Questions raised about River Wear pollution by City of Durham MP

QUESTIONS about the “worrying” and “dangerous” levels of pollution in the River Wear through Durham have been raised after fears that parts of the city could become “ugly” if its not dealt with in the correct way.

Today (April 28), City of Durham MP, Mary Foy, took to Parliament to raise the “unsightly” levels of pollution and rubbish in the River Wear across the historic city.

Ms Foy brought the issue to the House of Commons after Year 5 and 6 pupils at St Thomas More Roman Catholic Primary School in Belmont wrote to her about their concerns.

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After a fieldtrip to the riverbanks in the city, pupils had raised serious concerns from plastic pollution, litter and general state of the River Wear and the dangerous consequences this may have for pets and wildlife such as ducks, swans, and fish.

Pupils also added that they feared this mess would make the city “ugly” and put off visitors coming to Durham.

Speaking at Questions to the Department for Environment, Food and Rural Affairs, Ms Foy said: “Following their field trip to the River Wear last month Year 5 and 6 pupils at St Thomas More School in Belmont were saddened by the levels of pollution in the River Wear, especially the amount of plastic – so they’ve asked me to come here today “to keep everyone on the right track”!

“So can the minister tell the pupils of St Thomas More school, what the Government plans to do to help clean up the River Wear in order to protect local wildlife and preserve the beauty of the riverside?”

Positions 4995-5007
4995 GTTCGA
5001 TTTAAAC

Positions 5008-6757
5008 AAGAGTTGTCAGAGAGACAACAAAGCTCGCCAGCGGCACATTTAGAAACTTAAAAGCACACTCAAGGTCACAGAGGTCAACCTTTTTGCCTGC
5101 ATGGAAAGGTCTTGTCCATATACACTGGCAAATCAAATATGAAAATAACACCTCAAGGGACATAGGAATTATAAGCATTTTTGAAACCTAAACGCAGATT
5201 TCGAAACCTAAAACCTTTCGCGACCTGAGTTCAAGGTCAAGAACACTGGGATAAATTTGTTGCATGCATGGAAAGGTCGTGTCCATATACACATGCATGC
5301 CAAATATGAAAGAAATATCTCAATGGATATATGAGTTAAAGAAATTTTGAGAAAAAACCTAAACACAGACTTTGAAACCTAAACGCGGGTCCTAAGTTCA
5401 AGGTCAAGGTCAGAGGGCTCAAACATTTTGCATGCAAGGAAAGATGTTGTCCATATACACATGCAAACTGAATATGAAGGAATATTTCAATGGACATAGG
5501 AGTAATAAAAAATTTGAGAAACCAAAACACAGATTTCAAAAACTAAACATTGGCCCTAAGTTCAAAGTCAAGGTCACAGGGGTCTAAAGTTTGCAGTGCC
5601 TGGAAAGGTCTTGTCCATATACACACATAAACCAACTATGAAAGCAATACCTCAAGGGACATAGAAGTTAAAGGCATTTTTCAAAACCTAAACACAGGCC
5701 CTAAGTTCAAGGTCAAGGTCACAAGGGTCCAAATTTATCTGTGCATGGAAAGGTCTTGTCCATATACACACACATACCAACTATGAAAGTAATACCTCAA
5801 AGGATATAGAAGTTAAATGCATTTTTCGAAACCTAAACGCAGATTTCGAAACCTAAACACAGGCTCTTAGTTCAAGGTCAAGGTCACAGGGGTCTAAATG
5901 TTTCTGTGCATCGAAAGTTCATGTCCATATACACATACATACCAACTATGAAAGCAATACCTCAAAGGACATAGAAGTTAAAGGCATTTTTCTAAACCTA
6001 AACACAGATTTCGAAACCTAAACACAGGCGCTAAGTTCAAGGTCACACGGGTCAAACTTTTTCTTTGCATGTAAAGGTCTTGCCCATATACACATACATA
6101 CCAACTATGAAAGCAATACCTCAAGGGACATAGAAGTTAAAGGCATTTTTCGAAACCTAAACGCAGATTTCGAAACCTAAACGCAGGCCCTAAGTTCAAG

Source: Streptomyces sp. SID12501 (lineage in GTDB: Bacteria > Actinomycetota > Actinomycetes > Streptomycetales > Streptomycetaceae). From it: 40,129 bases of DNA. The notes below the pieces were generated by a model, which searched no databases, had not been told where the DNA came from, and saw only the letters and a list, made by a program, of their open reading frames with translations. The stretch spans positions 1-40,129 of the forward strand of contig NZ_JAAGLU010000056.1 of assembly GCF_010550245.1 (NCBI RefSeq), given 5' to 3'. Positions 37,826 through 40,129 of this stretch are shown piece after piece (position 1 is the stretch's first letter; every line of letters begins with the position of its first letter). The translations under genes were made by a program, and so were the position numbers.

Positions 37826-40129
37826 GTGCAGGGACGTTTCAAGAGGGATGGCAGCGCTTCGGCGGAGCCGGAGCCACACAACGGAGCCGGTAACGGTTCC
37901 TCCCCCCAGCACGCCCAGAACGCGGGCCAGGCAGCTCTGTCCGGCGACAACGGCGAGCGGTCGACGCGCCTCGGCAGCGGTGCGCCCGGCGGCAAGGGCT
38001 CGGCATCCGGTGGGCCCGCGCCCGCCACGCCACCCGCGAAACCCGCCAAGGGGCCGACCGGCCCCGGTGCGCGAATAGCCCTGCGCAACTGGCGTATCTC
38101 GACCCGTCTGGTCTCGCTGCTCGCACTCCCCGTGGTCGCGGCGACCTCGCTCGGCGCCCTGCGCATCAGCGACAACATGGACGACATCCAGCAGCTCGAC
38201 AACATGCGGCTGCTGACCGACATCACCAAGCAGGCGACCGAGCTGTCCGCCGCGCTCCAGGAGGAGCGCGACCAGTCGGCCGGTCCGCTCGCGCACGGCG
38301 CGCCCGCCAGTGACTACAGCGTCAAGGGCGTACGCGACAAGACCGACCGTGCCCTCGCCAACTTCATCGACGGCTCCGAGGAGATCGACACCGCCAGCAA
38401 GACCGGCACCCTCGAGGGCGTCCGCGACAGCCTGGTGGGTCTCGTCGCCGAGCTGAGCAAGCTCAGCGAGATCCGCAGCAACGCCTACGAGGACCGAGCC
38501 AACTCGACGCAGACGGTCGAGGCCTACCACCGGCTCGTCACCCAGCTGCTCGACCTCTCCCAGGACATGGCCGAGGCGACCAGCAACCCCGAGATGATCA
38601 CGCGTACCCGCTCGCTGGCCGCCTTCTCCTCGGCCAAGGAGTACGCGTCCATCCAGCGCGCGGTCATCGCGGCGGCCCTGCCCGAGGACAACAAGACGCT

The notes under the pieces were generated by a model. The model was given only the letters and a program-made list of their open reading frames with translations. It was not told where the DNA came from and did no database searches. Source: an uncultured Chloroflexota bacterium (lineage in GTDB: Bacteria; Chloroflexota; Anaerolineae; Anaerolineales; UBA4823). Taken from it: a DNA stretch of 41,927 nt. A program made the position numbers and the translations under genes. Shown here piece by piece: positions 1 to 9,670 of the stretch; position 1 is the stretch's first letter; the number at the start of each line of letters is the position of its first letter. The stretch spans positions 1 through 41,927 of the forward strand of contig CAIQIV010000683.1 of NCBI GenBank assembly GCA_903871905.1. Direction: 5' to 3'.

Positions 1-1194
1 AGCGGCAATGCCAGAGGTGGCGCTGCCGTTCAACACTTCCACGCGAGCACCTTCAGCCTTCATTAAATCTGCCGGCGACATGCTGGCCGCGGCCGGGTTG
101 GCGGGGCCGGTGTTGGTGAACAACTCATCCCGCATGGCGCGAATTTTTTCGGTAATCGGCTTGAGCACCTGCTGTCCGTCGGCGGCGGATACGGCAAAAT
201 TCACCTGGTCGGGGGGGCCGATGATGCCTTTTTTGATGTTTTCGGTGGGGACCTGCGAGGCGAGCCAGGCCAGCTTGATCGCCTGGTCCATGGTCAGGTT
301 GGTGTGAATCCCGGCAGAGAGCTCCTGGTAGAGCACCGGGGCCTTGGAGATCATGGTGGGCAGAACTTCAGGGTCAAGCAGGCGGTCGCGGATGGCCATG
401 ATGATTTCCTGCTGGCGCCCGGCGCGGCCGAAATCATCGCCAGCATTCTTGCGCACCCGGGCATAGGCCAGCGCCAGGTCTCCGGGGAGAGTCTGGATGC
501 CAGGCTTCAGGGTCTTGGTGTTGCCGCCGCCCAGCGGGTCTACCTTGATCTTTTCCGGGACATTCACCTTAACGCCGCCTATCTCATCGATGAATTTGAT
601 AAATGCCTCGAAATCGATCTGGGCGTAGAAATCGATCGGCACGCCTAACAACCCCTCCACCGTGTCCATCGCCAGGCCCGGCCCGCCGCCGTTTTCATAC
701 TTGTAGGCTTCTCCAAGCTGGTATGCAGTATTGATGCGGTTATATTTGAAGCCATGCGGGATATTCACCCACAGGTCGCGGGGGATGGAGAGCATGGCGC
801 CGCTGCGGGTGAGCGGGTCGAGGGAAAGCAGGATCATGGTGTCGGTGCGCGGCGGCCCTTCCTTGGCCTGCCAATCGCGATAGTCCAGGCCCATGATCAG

The River Wear through Durham. Picture: NORTHERN ECHO.

Responding to the question, the Governments junior Minister Rebecca Pow MP commended the St school’s youngsters for going out and adding that “It’s wonderful to get our children out in the environment and obviously interesting and perhaps disappointing that they found pollution.

But the message to them is “this Government is absolutely on river and water pollution and indeed our new proposed targets to reduce the amount of pollution in rivers such as the Wear, in old, abandoned mining areas, by 50 per cent by 2030 will make a genuine difference as well as the raft of our other measures to tackle storm sewage overflows.”

Following the debate in Parliament, the Headteacher of the Durham-based school, Tom Hunt, was quick to praise his eco-minded pupils for taking their concerns to the very top.

The Northern Echo: City of Durham MP, Mary Kelly Foy, visiting St Thomas More Roman Catholic Primary School in Belmont.  Picture: MARY FOY.City of Durham MP, Mary Kelly Foy, visiting St Thomas More Roman Catholic Primary School in Belmont. Picture: MARY FOY.

He said: “I am so proud of our amazing children for voicing their concerns about pollution in the River Wear.

“A fieldwork study they undertook inspired them to act and write to Mary, who has championed their cause and has proved to them that their voices have been heard. I would like to thank Mary and the children’s Class Teacher, Kirsty Dearden, for inspiring our children to act on their concerns. “

Speaking after the debate Mary Kelly Foy MP added her own praise: “I’m very grateful to the pupils at St Thomas More for raising these important issues, which I know are shared by many other residents in the City of Durham.

“After raising this in Parliament, I will now be taking their concerns to Durham County Council and the Environment Agency so that action can be taken to improve our riverside.”

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